Krishn Chandar is the distinguished personality of Urdu fiction whose writings encompass diversity, delight, romance, reality, rebellion, humor, and satire; of all romantic realism is his unique attribute. Through his short-stories and novels, Krishan Chandra was at the forefront of the progressive writer’s movement and brought it to the world stage. He wrote dozens of novels and over 500 short-stories. His works have been translated into various languages of the world. It seemed as if he had the heart of a poet and the brush of a painter. His subjects revolved around the life of an Indian and its problems. He also experimented with the structure of his stories and laid the foundation of a new sub-form which was an amalgam of short-stories and sketches. And this new, distinct style gave Urdu fiction a new lease of life. Apart from novels and short-stories he also wrote sketches (Khaake), belle-letters (Insha), reviews (Tabsira), and reportages, all of whom have his distinct impression signed all over them.
Krishn Chandar was born on November 23, 1914, in Bharatpur, Rajasthan. His father, Gauri Shankar Chopra, was a medical officer who later worked in the Punch district, where Krishna Chandra’s childhood days were spent. He got his primary education in Mahender-Garh. He started studying Urdu from the fifth grade and took Persian as an optional subject in the eighth grade. Later, he enrolled in Forman Christian College, Lahore. At the same time, he met Bhagat Singh's associates and began to take part in revolutionary activities. He was arrested and detained for two months in Lahore Fort. When he failed in the FA, he ran away from home to Calcutta out of shame. But when he found out that his mother had fallen ill due to his disappearance, he returned and continued his education earnestly and did an MA in English and then LLB. He was interested in literature and he started writing for various magazines and became known in literary circles. Around this time, many of his short-story collections like ‘Khayaal’, ‘Nazzare’, and ‘Naghme Ki Maut’ had been published, which were well received. His first novel, ‘Shikast’, was published in 1943.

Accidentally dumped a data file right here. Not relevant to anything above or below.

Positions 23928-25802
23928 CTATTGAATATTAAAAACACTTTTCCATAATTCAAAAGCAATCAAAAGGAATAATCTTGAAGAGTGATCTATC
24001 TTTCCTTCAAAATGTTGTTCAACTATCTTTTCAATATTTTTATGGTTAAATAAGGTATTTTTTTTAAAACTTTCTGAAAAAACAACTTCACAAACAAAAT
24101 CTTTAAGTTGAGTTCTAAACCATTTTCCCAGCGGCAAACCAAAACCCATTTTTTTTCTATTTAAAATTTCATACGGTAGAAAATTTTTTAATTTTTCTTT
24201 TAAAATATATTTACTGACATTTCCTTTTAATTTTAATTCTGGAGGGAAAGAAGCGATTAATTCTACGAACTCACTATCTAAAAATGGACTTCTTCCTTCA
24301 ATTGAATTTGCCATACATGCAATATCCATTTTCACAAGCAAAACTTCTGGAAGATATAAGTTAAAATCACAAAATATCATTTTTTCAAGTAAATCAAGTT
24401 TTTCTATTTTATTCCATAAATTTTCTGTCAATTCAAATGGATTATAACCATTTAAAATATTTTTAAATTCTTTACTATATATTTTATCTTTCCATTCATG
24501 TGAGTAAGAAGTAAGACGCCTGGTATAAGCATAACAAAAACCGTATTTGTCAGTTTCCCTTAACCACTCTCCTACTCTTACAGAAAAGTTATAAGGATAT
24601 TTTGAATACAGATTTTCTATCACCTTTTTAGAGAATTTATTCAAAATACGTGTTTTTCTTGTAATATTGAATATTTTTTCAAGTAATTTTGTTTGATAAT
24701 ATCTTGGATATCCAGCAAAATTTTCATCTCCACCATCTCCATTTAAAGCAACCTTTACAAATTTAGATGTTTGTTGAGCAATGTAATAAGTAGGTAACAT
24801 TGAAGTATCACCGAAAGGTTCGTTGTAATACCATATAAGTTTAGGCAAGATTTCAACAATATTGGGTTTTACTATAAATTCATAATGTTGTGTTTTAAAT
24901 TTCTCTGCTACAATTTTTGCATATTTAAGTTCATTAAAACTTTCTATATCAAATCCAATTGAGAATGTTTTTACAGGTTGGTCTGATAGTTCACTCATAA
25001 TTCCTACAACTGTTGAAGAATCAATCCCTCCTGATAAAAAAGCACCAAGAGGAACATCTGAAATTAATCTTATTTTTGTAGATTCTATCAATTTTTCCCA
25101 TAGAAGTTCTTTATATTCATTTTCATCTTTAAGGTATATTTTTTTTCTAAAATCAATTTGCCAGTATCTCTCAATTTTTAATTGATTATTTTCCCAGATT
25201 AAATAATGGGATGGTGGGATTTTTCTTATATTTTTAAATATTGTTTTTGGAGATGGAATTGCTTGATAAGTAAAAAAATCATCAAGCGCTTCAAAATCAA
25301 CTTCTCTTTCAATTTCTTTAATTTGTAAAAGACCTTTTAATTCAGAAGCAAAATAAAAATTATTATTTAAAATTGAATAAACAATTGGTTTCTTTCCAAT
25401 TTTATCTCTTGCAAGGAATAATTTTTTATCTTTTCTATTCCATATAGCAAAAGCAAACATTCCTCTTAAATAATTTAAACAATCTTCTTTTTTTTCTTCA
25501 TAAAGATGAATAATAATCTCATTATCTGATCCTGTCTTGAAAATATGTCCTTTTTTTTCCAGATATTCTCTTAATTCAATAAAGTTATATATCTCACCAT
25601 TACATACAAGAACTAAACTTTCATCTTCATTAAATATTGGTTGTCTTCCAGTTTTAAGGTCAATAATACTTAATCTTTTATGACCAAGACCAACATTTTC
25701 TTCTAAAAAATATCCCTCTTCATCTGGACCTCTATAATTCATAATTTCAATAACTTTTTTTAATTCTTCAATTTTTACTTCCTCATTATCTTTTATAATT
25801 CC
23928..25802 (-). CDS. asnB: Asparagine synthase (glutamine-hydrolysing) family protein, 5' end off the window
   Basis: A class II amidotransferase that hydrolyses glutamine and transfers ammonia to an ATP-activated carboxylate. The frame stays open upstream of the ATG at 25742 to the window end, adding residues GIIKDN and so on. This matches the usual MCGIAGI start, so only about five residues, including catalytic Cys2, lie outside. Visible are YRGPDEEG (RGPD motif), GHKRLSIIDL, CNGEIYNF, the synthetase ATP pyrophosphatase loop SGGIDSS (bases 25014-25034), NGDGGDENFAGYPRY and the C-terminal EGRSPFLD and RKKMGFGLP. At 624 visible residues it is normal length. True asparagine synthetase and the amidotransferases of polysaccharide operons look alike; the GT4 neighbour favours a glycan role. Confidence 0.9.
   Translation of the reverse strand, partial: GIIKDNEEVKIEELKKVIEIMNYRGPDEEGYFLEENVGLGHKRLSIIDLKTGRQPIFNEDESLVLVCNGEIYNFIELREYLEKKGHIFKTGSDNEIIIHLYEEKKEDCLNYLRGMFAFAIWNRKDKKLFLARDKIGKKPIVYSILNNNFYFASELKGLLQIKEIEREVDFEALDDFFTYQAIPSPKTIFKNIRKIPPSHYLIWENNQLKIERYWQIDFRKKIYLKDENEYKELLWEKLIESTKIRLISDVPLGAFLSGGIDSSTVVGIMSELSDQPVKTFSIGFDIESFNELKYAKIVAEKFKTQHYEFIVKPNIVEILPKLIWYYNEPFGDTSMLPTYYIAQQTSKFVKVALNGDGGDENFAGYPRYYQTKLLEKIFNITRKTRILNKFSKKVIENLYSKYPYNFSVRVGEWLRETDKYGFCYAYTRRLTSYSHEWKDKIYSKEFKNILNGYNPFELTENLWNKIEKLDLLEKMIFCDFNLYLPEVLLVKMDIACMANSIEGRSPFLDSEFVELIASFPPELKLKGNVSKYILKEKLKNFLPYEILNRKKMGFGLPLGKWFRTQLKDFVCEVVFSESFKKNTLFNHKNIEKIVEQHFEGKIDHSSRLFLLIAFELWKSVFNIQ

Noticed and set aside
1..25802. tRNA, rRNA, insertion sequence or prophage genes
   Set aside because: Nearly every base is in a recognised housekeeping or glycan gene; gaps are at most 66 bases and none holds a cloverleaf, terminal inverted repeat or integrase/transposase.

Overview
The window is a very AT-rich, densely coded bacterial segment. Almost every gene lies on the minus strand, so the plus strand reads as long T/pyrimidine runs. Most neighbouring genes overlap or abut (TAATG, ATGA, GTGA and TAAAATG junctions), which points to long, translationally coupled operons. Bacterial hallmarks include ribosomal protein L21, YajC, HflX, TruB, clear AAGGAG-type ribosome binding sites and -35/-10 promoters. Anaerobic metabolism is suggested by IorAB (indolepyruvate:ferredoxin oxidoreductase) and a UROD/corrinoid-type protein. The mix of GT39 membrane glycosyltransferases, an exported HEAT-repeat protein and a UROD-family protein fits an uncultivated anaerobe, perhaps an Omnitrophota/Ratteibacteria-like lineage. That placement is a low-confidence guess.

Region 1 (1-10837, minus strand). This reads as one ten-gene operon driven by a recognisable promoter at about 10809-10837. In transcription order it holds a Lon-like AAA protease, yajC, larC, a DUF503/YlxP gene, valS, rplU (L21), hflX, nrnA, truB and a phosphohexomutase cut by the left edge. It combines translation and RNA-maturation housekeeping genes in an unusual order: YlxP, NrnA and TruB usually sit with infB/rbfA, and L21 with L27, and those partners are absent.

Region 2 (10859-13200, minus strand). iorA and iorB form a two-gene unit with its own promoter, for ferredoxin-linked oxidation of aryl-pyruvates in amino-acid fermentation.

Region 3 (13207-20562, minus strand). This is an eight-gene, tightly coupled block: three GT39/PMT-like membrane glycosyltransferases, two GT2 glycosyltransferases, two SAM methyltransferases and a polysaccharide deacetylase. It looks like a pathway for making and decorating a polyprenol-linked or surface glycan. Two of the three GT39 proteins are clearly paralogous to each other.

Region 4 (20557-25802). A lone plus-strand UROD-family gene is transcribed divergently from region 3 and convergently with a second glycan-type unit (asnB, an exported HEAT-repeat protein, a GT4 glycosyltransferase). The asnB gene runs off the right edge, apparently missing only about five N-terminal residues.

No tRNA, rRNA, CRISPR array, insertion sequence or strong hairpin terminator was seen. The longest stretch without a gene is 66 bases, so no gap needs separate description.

In 1966, Krishn Chandar was invited to the Soviet Union for 15 days as he was to be awarded the Soviet Land Nehru Award. He visited Russia with Salma Siddiqui where they were warmly welcomed. Young Russian boys and girls were acquainted with his writings through translations and were his admirers. In 1973, the Films Division decided to make a documentary on his life given his huge stature and universal personality, and this work was entrusted to his brother Mahender Nath. The film was shot in Bombay, Pune, and Kashmir. In 1969, he was awarded the Padma Bhushan. On May 31, 2017, the Postal Department issued a stamp of Rs. 10 in his memory.
Krishn Chandar was a heart patient. He had heart attacks in 1967, 1969, and 1976 but survived. On March 5, 1977, he had another heart attack, and following it he died on March 8. There is no one more successful fiction writer than Krishna Chandra in terms of the number of readers. The amalgam of romance and reality found in his writings is in keeping with the essential quiddity of Indians. It is a fact that Indian nature is imaginative and romantic, but the demands of time and circumstances have also made them realistic. Krishna Chandra's works fulfill both these demands. He does not forget collectivity along with his individuality. When he speaks, one feels as if he is talking about society as a whole. His success lies in his rich life-experiences of the past. His open-heartedness and astuteness have appreciatively enriched Urdu literature.